Catch up on this month’s round-up of the latest hosting and tech news. Here’s what we’ve uncovered since our last edition.
Technology has been developed that is about to transform the spectacle business. While the industry has already embraced augmented reality as a way to help customers try on glasses without needing to be in store, UK firm Acuitis is now taking things to a whole new level. Using a series of cameras, their system 3D maps a person’s face and head and, with this, prints the 3D glasses on-demand.
The innovation has multiple benefits. Customers will not just have a wider choice of designs; they’ll also be able to customise those designs to their own tastes. Customisation, goes even further, however, with the 3D facial scanning ensuring that the glasses fit perfectly from the outset, without opticians needing to heat and bend the plastic to fit the person’s face.
As for retailers, they’ll no longer need to worry about over or understocking, as the glasses are simply printed when needed, a move that is both cost-effective and sustainable. Frame designers, however, may need to move from selling actual frames, to selling the designs and print templates.
Yes, you read that correctly, not Office 365 but Windows 365. Until now, one of the biggest benefits of the cloud has been the ability to access files and data from any device. Microsoft’s Windows 365 takes that model one step further, enabling users to access their PC on any device. Essentially, the new ‘cloud PC’ will let people stream their Windows computers from anywhere.
For this to work, instead of a PC being a physical machine, it will be a virtual PC where all the computing is done in the cloud and then streamed to the device chosen to work on – whether that’s an office workstation, home laptop, tablet, smartphone or even a Mac.
Described by Microsoft as a ‘hybrid Windows for a hybrid world’ it is targeted particularly for businesses with remote or mobile workers who will be able to access not just files and data but all their apps and settings too.
Another global outage
Large parts of the internet went offline in July, the second major outage in as many months. While the first occasion was due to a problem with a major content delivery network, the most recent crash was because of issues with a DNS service. DNS is the protocol that links language-based website names with the digitally numbered servers on which they are hosted. When the service fails, browsers are unable to locate servers on the internet, preventing the websites and other services from being accessed.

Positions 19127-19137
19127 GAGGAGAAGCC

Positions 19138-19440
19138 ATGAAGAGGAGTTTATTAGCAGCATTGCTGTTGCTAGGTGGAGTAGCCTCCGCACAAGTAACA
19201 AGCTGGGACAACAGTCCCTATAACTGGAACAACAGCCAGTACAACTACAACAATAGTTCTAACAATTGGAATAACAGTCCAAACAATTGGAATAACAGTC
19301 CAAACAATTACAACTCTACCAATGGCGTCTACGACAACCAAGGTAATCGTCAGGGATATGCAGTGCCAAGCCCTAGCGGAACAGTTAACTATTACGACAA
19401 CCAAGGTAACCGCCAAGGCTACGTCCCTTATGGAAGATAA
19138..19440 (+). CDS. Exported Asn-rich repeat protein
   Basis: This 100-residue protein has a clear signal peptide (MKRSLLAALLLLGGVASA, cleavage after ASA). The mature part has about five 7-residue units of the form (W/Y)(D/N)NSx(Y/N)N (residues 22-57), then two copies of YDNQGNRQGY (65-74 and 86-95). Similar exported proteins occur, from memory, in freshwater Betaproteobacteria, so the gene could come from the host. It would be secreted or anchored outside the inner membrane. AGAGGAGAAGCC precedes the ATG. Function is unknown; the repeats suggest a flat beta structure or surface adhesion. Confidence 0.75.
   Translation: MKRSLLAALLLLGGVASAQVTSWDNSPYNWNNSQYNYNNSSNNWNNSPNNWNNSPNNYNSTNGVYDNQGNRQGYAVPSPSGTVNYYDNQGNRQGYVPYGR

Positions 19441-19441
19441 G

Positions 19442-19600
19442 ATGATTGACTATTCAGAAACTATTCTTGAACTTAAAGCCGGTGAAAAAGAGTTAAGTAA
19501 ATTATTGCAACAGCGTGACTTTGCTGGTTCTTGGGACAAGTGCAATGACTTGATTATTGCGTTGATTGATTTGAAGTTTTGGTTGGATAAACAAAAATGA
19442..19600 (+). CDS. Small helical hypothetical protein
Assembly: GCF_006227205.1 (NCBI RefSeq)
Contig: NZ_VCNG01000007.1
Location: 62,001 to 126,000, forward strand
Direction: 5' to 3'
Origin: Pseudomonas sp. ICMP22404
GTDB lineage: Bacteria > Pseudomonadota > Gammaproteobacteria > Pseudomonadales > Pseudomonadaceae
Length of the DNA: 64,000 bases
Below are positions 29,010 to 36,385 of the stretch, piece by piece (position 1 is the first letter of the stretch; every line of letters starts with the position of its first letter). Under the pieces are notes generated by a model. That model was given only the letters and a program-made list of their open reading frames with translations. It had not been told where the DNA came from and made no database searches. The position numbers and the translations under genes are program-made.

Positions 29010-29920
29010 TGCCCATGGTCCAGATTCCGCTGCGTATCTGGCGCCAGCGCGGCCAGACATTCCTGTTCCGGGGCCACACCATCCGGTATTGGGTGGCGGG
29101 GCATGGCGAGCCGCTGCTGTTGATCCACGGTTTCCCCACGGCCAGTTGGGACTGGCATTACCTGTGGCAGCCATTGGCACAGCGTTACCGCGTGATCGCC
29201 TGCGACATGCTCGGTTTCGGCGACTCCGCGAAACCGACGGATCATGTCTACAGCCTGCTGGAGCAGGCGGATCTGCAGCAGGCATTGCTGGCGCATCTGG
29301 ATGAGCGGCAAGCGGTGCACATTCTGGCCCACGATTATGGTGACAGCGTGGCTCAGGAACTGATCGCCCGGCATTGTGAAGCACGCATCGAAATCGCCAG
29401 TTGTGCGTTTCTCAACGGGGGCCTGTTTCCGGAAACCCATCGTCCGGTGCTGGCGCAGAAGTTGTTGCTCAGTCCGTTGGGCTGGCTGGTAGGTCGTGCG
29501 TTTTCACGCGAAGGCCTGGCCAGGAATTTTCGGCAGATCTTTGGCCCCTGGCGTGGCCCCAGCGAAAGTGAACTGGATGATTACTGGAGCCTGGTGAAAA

The latest outage led to many major businesses going offline across Europe, America and Asia. These included HSBC, Barclays, Airbnb, UPS and British Airways. Besides websites, the event also took game services, like the PlayStation Network, Steam and EA offline, as well as ITV and Channel 4’s streaming services.
UK wins commercial space race
The hotly contested battle of the billionaires’ space race saw the first two launches this month, with the UK’s Richard Branson pipping US rival Jeff Bezos to be the first commercial passenger to make the suborbital flight.
Branson’s Virgin Galactic, Bezos’ Blue Origin and Elon Musk’s Space X are, between them, at the outset of a much bigger project and one which will require giant leaps in technological innovation. While offering the superrich a 15-minute fun ride into outer orbit at £250,000 a pop is little more than a publicity stunt, it’s also a way of funding their projects and attracting the major investment and talent they’ll need.
Those projects include inhabitable space stations, lunar bases and, if Musk gets his way, a human colony on Mars. Will musk get to see that happen? Considering it only took 66 years after the Wright brothers flew the first plane for Neil Armstrong and Buzz Aldrin to stand on the moon, it’s not an impossibility considering the pace of technological innovation we have today.
The printed school
3D printing has taken the construction industry into new territory by the joint UK, Swiss and Danish venture, 14Trees, which has just successfully completed the building of the world’s first 3D printed school in Malawi. Using innovative 3D printing software and a specially created 3D construction robot, the project is designed to build schools in areas where they are desperately needed and can do so cheaper, quicker and 50% greener than when using traditional materials and building techniques.
This is a venture that could transform the building sector, providing not just schools but hospitals, affordable housing and emergency shelters to those in need with limited means. Indeed, with the cost of housing expensive everywhere and a need for more sustainable construction, 3D printable buildings could soon be seen everywhere.
Visit the WHUK website for more news, knowledge base articles, blog posts and information on our wide range of hosting services.